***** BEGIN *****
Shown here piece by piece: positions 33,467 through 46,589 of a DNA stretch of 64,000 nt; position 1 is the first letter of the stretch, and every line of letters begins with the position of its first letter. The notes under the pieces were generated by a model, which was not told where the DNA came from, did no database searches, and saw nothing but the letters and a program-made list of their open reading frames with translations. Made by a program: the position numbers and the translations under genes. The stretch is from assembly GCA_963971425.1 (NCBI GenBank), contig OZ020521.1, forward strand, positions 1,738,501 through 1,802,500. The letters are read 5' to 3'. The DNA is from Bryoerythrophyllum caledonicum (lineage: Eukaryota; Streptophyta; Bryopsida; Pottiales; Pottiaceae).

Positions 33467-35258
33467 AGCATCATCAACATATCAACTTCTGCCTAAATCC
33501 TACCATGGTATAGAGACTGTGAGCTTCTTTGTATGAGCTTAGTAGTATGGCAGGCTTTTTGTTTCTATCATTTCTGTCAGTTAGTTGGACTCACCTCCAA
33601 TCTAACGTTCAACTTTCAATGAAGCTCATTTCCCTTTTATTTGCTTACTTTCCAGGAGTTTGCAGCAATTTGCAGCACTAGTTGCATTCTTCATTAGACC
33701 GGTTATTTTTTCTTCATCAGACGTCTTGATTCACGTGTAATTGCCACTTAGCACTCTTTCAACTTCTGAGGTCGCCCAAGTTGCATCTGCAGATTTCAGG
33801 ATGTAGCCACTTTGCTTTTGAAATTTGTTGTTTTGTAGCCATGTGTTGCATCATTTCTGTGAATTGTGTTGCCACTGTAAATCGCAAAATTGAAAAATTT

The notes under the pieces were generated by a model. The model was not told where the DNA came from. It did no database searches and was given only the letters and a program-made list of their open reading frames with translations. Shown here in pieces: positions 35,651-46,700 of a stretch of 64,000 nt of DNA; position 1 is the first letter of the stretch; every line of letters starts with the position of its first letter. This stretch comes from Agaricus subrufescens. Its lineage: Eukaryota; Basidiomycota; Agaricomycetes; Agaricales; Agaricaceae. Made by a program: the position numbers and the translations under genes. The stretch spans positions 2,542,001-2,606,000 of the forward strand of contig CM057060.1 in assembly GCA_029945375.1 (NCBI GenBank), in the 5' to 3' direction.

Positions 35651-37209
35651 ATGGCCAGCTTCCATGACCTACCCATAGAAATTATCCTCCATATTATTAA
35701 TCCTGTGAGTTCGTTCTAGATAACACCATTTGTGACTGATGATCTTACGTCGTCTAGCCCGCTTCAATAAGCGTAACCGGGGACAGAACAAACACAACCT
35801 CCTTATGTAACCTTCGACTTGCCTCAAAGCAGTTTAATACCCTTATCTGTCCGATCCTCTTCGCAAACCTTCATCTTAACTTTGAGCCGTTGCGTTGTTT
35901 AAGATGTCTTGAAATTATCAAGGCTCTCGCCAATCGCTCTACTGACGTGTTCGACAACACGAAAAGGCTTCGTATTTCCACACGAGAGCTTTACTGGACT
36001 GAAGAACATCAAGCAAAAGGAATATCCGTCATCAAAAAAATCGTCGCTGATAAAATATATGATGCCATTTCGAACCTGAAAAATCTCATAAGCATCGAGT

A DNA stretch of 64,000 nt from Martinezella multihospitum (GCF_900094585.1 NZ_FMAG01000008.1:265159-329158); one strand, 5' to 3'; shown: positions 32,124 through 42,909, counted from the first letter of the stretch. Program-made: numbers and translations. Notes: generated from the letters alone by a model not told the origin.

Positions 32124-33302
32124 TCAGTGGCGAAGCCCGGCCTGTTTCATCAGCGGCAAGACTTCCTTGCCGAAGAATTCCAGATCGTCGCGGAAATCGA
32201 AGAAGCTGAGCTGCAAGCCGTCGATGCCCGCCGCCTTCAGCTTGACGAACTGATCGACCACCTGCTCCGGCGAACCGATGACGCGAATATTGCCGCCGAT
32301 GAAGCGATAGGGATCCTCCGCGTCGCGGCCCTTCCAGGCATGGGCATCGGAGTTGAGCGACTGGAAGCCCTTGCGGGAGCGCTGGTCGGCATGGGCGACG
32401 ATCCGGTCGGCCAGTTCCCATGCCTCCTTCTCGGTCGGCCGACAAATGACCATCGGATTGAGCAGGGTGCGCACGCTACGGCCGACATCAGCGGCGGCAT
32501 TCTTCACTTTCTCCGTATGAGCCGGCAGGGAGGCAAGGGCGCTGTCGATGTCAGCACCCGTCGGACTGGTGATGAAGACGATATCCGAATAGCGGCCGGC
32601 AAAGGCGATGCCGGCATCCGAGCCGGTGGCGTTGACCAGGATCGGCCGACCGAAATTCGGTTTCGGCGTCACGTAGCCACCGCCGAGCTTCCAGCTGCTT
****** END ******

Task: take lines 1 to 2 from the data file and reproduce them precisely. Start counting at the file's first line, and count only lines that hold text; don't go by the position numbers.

Shown here piece by piece: positions 33,467 through 46,589 of a DNA stretch of 64,000 nt; position 1 is the first letter of the stretch, and every line of letters begins with the position of its first letter. The notes under the pieces were generated by a model, which was not told where the DNA came from, did no database searches, and saw nothing but the letters and a program-made list of their open reading frames with translations. Made by a program: the position numbers and the translations under genes. The stretch is from assembly GCA_963971425.1 (NCBI GenBank), contig OZ020521.1, forward strand, positions 1,738,501 through 1,802,500. The letters are read 5' to 3'. The DNA is from Bryoerythrophyllum caledonicum (lineage: Eukaryota; Streptophyta; Bryopsida; Pottiales; Pottiaceae).

Positions 33467-35258